14 Miles: Building the Border Wall

  • By DW Gibson
  • Simon & Schuster
  • 352 pp.

This valuable yet overly detailed look at Trump’s pet project illustrates why good fences don’t always make good neighbors.

14 Miles: Building the Border Wall

Before covid-19 travel restrictions closed the southern border to Central-American migrants fleeing persecution and to Mexicans seeking a better life, President Trump’s plan was to build a “big, beautiful wall” to keep them out.

Lost in the current 24/7 news cycle of all coronavirus, all the time is that the U.S. Army Corps of Engineers has been busy building away on that wall. It constructed a 14-mile steel barrier in the Southwest at a cost to American taxpayers — not Mexico — of $147 million.

The administration promises 400 miles of wall by the end of 2020. Eventually, the plan is to extend it the length of the country’s 1,954-mile southern border. Award-winning author DW Gibson, in his new book, 14 Miles: Building the Border Wall, follows a contest sponsored by the U.S. Department of Homeland Security in February 2017, which solicited prototypes for the future structure. Eight builders answered the call.

Gibson’s exhaustive work is worthy scholarship. He painstakingly chronicles the phases of the prototype-building and interviews scores of people who live and work along the border. While his heart is clearly with the undocumented immigrants desperate to enter the country, his journalist’s eye also focuses with precision on the contractors building the wall, the border agents patrolling it, and the politicians supporting it.

Gibson bookends his narrative by introducing readers to Aurelia Avila, a poverty-stricken Mexican woman he first observes sitting on a bucket in front of her home in Tijuana that lacks indoor plumbing, running water, or a solid roof. Her house is less than 200 feet from where the prototypes will be erected.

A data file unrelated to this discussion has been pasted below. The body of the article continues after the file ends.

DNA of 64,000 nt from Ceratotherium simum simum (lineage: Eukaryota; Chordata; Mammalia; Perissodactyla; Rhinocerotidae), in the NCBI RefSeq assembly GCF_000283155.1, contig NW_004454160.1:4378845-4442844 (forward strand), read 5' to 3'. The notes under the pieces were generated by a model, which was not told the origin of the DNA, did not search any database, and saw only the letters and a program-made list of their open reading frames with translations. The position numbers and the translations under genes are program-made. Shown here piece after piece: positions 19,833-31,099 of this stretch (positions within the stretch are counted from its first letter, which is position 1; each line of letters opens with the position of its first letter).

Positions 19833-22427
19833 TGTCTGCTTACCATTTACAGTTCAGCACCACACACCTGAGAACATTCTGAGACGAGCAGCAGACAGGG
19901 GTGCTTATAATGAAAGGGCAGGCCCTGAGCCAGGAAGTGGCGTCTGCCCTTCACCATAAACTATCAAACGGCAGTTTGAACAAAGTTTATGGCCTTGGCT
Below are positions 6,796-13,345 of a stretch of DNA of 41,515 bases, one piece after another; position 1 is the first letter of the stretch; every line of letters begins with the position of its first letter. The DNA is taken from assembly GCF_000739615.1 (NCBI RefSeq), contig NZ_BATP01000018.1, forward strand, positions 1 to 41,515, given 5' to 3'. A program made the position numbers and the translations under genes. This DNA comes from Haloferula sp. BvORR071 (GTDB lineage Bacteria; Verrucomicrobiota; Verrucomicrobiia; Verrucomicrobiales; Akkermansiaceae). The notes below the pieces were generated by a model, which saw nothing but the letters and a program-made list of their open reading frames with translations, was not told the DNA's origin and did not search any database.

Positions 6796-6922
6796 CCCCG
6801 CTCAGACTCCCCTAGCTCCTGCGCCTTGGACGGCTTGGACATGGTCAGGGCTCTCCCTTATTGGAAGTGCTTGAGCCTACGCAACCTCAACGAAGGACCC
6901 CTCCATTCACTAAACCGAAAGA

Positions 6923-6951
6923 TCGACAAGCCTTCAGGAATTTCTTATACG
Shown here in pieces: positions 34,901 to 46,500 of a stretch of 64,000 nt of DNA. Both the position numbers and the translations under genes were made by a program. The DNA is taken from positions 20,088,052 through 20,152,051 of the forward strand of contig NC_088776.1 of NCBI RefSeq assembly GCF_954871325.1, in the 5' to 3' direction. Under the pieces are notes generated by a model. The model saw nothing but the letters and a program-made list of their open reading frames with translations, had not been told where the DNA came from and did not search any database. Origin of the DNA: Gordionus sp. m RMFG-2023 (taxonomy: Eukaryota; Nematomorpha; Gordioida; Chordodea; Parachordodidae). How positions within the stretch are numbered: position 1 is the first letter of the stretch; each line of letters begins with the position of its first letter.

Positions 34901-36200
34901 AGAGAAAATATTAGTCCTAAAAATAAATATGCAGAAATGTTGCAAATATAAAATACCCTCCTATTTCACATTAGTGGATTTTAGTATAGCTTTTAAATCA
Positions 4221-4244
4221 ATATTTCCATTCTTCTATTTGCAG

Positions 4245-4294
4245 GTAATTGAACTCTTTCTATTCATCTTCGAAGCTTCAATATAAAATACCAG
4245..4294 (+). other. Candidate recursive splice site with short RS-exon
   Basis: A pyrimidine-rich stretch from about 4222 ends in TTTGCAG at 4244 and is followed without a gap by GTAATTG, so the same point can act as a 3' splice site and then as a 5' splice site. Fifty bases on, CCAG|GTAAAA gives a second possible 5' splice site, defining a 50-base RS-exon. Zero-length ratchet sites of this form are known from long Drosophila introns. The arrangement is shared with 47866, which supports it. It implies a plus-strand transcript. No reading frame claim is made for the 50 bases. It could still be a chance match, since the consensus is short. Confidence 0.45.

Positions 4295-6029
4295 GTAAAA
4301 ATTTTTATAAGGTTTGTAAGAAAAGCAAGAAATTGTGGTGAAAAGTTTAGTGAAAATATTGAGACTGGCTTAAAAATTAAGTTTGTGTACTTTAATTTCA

She hopes the winner of the contest will be one of the prettier models, given that she likely will be staring at it the rest of her life. But, if it turns out to be an ugly grey concrete barrier, she plans to “paint some little hearts” on it “so at least it looks pretty.”

But the real barrier for Avila is an ironic twist of fate — she is an American citizen, born in California to Mexican parents. Once her father was deported during her childhood, she and her mother followed him to Mexico. What keeps her out of the U.S. now is her inability to secure documents to prove her birthright citizenship. So her hardscrabble existence is spent collecting and selling discarded plastic bottles to support herself and her daughter.

The book is filled with poignant stories like Avila’s — unfortunately, for continuity, it is filled with too much detail about some of them. Rather than stick close to the wall, so to speak, Gibson meanders into the minutiae of the lives of those he meets along the way, sometimes confusing the reader and diluting the message of the greater meaning of the wall. By turning off the tape recorder a bit sooner with some of his subjects, he would have had a smoother narrative.

One example: Roque De La Fuente is the owner of 2,000 acres of undeveloped desert bordering on the land where the prototypes will go up. Fabulously wealthy, he ran a longshot independent campaign for president in 2016, and owns a real-estate enterprise, office parks, and extensive property in 25 cities.

The walls of his office are lined with photos of him shaking hands with such notables as Ronald Reagan, Bush 41 and 43, and Bill Clinton. Tight with the local sheriff, De La Fuente gave him the okay to arrest any wall-prototype protesters on his property. Gibson cleverly reveals De La Fuente’s true feelings about the politics of the wall, however, by quoting a few simple statements.